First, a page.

Yet another wastewater plan arrives, and again we find ourselves scratching our heads. This time a Massachusetts consultant has produced a set of recommendations for East Hampton Village intended to improve Hook and Town Ponds.
With an important East Hampton Town Board election ahead, any groundbreaking initiatives on affordable housing are somewhat delayed, lest anything upset the status quo. But even if work already were under way on, for example, a modest plan for such housing in the Wainscott School District, it would hardly be enough to meet the demand.
As the South Fork clears out after what was, by almost all accounts, an unpleasant summer, work continues in East Hampton Town Hall on a proposal for a rental registry. Modeled on those in other towns, notably Southampton, the draft-in-process is expected to set up a procedure by which landlords would have to sign up with the town before offering anyplace for rent.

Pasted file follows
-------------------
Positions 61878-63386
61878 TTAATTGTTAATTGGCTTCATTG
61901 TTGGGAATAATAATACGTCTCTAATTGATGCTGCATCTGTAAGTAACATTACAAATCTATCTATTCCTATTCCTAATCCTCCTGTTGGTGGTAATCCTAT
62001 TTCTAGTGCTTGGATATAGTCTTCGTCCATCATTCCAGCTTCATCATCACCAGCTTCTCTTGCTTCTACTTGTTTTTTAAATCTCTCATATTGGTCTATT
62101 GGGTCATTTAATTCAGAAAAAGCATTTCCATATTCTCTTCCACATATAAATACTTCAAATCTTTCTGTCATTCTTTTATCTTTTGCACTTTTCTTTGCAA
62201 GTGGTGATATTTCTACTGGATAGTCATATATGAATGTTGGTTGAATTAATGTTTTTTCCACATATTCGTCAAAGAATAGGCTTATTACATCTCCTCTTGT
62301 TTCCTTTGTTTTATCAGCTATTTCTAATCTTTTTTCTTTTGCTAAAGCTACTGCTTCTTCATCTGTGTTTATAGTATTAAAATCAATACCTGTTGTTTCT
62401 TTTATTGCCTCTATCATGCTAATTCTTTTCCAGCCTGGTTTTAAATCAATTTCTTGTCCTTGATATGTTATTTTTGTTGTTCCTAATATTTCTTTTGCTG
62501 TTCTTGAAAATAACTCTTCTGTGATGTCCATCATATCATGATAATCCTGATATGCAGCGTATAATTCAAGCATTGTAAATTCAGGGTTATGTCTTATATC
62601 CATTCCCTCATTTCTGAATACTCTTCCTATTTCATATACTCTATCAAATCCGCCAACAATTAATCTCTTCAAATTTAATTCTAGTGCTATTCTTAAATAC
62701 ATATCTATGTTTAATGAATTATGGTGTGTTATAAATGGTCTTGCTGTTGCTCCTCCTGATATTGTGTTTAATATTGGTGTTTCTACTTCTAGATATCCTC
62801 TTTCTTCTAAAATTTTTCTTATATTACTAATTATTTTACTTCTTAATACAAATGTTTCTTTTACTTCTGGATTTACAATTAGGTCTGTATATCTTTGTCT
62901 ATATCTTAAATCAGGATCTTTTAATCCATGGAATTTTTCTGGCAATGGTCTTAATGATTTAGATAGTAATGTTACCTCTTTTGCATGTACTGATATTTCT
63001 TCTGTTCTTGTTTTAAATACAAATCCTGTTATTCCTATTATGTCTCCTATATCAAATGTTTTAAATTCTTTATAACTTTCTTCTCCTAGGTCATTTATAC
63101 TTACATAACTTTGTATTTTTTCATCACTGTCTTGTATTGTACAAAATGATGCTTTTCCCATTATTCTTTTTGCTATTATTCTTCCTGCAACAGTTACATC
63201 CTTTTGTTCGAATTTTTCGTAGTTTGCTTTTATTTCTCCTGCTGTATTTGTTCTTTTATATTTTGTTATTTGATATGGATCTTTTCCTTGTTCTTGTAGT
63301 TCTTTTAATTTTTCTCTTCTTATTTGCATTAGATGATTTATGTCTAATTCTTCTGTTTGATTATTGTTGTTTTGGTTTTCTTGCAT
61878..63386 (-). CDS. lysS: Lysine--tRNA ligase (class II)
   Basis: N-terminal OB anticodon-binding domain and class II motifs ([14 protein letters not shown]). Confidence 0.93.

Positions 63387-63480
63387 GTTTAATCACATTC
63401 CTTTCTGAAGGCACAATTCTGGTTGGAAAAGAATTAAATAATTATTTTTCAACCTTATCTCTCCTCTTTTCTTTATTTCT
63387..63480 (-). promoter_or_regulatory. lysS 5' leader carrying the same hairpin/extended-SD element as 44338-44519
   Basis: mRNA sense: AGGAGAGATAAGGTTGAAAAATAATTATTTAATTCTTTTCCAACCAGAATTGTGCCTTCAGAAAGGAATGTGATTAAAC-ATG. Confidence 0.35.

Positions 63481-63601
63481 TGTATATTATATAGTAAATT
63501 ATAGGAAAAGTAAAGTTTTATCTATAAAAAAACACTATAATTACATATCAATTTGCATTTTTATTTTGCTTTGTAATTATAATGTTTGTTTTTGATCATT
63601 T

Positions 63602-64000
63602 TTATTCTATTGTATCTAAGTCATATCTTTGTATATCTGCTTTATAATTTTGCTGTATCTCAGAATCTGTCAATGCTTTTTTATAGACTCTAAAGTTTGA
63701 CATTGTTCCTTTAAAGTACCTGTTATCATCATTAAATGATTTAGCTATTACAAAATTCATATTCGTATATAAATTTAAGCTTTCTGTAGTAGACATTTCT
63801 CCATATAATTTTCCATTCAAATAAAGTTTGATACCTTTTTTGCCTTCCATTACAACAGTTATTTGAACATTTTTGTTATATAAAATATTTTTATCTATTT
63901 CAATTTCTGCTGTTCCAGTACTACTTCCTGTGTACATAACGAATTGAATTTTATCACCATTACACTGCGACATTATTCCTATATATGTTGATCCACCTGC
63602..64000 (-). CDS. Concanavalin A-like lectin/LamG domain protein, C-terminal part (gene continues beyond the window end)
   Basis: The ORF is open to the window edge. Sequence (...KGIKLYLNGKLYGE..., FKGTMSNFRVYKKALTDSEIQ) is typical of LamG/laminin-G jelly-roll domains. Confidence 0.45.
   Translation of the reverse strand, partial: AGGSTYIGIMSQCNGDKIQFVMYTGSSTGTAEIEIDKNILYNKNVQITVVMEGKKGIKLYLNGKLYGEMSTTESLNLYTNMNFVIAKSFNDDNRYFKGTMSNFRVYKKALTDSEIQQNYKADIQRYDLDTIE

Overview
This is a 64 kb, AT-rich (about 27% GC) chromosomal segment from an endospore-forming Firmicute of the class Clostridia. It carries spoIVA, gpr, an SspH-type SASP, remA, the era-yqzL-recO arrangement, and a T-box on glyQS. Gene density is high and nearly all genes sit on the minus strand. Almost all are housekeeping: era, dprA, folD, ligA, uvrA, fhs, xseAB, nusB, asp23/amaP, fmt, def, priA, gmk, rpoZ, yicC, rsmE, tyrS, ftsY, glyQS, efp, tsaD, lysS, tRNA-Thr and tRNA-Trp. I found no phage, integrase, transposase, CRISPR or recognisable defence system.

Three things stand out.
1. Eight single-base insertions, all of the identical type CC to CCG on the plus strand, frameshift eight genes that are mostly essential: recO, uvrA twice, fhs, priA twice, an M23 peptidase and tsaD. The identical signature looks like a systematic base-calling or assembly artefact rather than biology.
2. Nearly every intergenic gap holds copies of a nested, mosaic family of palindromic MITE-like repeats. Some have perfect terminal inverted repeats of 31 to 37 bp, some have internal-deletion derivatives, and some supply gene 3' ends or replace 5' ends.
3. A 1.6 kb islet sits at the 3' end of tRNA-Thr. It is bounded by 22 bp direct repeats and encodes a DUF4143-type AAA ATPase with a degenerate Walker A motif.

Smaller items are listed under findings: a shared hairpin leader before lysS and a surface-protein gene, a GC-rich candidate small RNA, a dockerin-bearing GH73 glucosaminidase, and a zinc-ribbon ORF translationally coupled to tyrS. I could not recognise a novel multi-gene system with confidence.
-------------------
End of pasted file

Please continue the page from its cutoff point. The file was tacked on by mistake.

Water quality has been in the news this summer, thanks in part to Suffolk Executive Steve Bellone’s seizing on it in his re-election bid. Locally, there have been closures of Georgica and Hook Ponds after potentially harmful bacteria were found. At the state level, there is a bid to allow up to a fifth of future income to be skimmed off the community preservation fund for water improvement projects.
It is surprising that the big story of the summer of 2015 was not a celebrity drunken-driving arrest or a devastating fire but instead the summer itself. East Hampton Town — and Montauk in particular — hit some kind of tipping point by the Fourth of July, and residents had had enough.